Getting rich quickly in real estate may be the stuff of expensive seminars and reality TV. A recent study, however, has shown that for patient buyers, New York City has been able to provide phenomenal wealth.
Rental listing website RentCafe analyzed US census data between the years 2000 and 2016, covering 11,000 zip codes across the country. What it discovered was that rapidly gentrifying New York neighborhoods scored big for price increases. The grit to glitz phenomenon, which has been a touchstone of controversy, has seen neighborhoods in Harlem and Brooklyn (in particular) rise dramatically in value. The displacement of older residents in favor of newer, usually more affluent ones – a consequence of gentrification – has proved contentious.
Coming in at No. 5 on the study was Northeast Harlem (zip code 10039) which is located directly across the Harlem River from Yankee Stadium. It saw its home values rise by 356 percent (from $89,572 to $408,654). Its median income also rose significantly, by 32 percent, along with its proportion of college educated residents, which increased by 168 percent.
Just north of Central Park, in East Harlem, there was a 219 percent increase in median home values, from $228,043 in 2000 to $727,542 in 2016.
In the hipster heavy Brooklyn neighborhood of Williamsburg (zip code 11211), median prices jumped from $330,977 to $882,277. In Greenpoint (11222) they went from $345,515 to $746,373, and in Crown Heights (11216) they catapulted from $285,310 to $839,900. Other notable increases in Brooklyn occurred in Bushwick (11237), which increased from $273,563 to $576,572, and in the shared Bushwick/Bed Stuy zip code of 11221, which saw home values skyrocket from $278,115 to $638,8222.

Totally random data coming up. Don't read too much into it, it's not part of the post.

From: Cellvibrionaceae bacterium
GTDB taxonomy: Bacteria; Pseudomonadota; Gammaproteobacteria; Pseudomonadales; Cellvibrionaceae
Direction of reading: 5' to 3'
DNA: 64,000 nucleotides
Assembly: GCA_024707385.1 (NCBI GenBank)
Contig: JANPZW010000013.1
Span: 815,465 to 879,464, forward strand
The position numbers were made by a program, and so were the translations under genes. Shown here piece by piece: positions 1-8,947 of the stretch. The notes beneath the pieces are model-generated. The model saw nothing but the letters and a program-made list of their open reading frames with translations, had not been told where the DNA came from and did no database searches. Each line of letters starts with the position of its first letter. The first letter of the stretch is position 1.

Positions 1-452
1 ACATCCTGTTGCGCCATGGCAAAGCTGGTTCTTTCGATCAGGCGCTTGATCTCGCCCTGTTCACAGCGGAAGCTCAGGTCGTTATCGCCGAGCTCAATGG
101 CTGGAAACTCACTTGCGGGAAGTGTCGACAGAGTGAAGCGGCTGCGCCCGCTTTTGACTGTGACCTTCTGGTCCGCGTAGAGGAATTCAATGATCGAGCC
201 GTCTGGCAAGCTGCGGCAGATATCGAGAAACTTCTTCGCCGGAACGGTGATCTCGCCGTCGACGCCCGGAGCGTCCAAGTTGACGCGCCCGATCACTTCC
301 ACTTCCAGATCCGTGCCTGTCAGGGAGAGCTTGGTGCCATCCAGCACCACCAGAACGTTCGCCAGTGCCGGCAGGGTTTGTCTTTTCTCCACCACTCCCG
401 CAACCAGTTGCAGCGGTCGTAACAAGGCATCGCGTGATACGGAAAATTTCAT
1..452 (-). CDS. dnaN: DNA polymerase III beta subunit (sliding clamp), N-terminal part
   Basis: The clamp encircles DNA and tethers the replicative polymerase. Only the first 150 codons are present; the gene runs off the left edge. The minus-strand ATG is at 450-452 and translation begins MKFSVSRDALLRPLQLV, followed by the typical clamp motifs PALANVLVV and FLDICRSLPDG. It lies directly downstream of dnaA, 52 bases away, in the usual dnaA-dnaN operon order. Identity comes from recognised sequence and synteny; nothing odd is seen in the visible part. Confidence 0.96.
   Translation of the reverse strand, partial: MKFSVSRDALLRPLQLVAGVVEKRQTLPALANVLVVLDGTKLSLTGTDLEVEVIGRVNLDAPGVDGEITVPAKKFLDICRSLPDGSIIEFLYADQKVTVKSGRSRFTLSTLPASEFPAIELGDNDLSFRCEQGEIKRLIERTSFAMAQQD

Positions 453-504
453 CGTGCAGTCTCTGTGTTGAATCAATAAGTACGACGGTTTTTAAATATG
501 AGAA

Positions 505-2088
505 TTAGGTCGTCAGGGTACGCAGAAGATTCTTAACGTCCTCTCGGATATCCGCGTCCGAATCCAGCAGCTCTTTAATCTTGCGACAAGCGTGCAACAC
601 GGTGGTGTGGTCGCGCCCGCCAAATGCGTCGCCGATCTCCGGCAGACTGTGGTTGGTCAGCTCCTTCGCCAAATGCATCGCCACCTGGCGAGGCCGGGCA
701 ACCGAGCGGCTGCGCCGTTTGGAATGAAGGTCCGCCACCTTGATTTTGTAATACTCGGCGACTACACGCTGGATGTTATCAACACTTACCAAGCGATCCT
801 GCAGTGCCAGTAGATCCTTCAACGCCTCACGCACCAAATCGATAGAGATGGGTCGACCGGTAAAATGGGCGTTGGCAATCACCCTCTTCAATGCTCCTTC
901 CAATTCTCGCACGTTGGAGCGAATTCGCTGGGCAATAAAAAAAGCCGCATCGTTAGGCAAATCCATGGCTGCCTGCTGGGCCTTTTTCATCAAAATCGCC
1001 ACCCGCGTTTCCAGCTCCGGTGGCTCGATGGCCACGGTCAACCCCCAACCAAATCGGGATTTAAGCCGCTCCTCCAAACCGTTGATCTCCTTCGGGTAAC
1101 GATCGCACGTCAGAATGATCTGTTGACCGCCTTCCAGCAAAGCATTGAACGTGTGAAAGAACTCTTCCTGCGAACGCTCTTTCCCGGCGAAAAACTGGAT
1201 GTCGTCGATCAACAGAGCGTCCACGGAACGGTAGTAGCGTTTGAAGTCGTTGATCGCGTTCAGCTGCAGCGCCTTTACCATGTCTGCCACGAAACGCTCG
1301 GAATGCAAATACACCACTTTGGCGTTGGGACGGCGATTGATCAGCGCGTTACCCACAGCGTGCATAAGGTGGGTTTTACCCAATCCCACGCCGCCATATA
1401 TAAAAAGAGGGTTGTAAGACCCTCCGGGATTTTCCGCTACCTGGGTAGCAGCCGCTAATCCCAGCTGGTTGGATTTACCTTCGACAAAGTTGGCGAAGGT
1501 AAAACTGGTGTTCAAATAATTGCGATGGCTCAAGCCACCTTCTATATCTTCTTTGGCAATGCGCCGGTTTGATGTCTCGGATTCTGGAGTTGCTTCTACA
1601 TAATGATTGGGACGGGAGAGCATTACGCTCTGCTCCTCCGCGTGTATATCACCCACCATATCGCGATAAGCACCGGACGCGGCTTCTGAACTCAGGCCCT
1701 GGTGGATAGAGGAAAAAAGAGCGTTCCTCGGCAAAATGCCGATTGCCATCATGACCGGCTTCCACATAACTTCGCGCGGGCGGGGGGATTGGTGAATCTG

So, what does all this mean? Well, many brokers will tell you that it’s doubtful such increases will be seen in these neighborhoods again anytime soon. However, with similar properties in Manhattan costing many times the price of those in the outer boroughs and foreign buyers still coveting a piece of the Big Apple, investing in the city and holding on for the long haul should, sixteen years from now, still prove a phenomenal investment.
Last summer real estate investment platform Sharestates crunched numbers on the neighborhoods where it still made sense to buy rather than rent. This, of course, was assuming that excess cash to buy in perennially swanky neighborhoods like Tribeca and the Flatiron District was out of reach. Return on Investment (ROI) and After Repair Value (ARV) were all thrown into the mix and the results saw Richmond Hill come out on top with an ROI of 12 percent. Bed Stuy in Brooklyn was close behind with an 11 percent ROI. Next came Ocean Hill, Brooklyn (10 percent), Longwood in the Bronx (10 percent), and Flatbush (10 percent).
“For the areas experiencing the most development, it may make sense to buy rather than rent at this time (while development is still underway),” said Sharestates CEO Allen Shayanfekr. “Once those areas experience significantly less vacancy, the price points will change dramatically.” As they always do.